I don't know what the answer is, I won't pretend that I do, the trouble is neither does anybody else. If the NHS were given a trillion pounds or two trillion pounds I am not convinced things would improve but I bet they'd spend the lot and still plead poverty.
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  • FretwiredFretwired Frets: 17246
    Garthy said:
    randella said:
    Cross-party consensus on a 20-year plan.  Stop fucking about with it for political gain.

    It's the worst catch-22 really - there's no other plan that will work, but that plan will never, ever, ever happen.
    Agreed, but no party will ever say "we propose a cross party plan" because the opposition (of whatever colour) would crucify them for needing to seek help and assistance and say that the Government cannot manage the job so they should be voted out. While health/NHS is a political football (and perhaps political plutonium) it will never happen.


    True. For the left the NHS is like Thor's hammer - it is a weapon they can weild to smash the Tories. For their part the Tories are tainted by their links to private health providers and their language of cost-effective, more efficiently, private-public service provision backfires as people see it as cuts and doing more with less as well as opening the door to privatisation.
    My pump-action drivel gun is smoking hot today!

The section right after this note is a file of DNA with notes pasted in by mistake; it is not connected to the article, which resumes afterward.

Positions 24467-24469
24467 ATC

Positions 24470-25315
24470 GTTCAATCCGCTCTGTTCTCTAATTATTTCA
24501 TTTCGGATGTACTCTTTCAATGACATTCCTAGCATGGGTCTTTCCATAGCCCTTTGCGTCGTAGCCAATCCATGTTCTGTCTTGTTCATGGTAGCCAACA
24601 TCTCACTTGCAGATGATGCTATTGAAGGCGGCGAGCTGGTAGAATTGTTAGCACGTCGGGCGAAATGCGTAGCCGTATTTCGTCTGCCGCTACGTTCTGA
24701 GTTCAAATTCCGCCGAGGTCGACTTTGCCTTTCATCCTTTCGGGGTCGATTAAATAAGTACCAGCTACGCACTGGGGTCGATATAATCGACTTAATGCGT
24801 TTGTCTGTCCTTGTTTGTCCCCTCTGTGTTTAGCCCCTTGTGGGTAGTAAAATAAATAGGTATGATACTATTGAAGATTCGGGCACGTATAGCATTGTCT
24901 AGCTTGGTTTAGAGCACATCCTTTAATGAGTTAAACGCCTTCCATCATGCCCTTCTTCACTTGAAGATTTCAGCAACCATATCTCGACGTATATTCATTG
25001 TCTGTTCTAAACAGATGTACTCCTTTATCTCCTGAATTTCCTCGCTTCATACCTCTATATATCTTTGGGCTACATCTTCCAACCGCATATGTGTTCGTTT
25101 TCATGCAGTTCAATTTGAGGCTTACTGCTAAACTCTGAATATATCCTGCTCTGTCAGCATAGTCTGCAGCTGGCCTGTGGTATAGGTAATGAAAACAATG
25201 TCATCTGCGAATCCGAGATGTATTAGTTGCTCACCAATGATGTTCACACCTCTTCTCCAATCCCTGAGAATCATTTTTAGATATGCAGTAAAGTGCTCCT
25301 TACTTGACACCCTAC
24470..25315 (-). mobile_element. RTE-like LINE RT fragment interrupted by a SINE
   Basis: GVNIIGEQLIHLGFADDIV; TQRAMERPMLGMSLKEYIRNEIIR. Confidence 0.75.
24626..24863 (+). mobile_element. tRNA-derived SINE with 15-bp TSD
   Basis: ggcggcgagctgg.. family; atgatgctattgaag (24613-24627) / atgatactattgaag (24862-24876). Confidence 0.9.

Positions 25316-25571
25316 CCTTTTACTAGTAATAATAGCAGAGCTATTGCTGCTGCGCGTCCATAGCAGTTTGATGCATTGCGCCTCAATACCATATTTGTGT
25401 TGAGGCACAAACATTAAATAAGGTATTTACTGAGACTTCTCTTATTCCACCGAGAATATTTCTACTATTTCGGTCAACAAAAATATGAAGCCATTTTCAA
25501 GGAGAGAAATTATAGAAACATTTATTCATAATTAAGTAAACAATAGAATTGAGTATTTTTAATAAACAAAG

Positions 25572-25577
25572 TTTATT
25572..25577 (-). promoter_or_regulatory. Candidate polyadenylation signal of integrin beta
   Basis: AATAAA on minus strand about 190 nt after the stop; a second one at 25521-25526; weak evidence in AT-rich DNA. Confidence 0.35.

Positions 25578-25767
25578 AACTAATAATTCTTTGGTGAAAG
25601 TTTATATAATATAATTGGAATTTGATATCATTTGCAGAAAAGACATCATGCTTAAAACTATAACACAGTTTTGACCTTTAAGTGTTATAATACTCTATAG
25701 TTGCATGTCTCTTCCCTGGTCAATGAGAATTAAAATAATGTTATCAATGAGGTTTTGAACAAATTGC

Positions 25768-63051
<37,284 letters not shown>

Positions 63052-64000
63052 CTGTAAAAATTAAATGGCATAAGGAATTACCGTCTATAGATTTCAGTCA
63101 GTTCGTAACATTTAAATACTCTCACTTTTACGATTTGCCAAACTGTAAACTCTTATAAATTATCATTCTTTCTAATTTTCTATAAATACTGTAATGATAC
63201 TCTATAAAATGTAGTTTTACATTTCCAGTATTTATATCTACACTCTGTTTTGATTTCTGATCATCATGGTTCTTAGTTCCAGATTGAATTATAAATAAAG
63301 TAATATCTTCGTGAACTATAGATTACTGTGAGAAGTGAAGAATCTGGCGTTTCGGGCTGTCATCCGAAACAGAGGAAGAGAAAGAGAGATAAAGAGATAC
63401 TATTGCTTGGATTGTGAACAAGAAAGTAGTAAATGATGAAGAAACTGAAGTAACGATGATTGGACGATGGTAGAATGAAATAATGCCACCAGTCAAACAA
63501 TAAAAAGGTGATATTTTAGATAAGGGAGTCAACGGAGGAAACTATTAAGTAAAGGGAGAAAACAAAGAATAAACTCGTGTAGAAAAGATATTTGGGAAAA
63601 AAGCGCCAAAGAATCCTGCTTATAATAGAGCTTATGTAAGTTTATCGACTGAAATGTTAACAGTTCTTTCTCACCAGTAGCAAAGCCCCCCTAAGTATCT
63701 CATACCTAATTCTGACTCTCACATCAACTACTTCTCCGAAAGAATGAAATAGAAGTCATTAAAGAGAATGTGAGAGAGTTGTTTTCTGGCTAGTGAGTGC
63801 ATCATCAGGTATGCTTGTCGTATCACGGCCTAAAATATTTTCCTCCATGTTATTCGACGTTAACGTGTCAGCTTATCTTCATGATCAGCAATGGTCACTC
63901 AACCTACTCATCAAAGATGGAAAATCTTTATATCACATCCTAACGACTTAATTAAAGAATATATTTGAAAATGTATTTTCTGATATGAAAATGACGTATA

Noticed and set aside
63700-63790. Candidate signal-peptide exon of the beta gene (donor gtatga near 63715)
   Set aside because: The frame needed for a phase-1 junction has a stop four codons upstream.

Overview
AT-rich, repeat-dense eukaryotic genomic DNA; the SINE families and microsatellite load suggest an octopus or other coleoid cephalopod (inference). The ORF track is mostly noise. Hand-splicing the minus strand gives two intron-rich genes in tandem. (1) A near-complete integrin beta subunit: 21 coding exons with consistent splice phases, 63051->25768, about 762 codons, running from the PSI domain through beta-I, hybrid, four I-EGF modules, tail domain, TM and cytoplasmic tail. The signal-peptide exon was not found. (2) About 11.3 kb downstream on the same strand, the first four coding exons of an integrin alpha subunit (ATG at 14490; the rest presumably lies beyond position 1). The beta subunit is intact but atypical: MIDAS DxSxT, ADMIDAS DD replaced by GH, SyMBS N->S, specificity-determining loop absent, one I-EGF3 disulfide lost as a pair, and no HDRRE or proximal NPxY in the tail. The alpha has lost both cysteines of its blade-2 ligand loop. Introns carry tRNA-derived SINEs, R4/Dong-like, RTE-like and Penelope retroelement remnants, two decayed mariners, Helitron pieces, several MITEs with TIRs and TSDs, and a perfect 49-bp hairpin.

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  • Emp_FabEmp_Fab Frets: 13508
    Political discussions aside for a moment, I seriously worry about what might happen if you, me, or any of our loved ones need emergency care at the current time.  The odds are that you are going to be in for an awful experience with clinical care bordering on emergency triaging and waiting in an ambulance for hours.

    The final time mum went into hospital, I was waiting in the ambulance with her for two hours - outside A&E.  The last time I was in an ambulance, with a history of a previous heart attack and now presenting with chest pain - I called the ambulance at 9:15pm and I didn't get seen by a doctor in A&E until 3:15am the following morning.

    That was then.

    It's worse now.
    Birds are meant to fly free...  Open every cage you see.

    https://www.peta.org/about-peta/why-peta/caged-birds/
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  • jackiojackio Frets: 70
    I used to work in this area.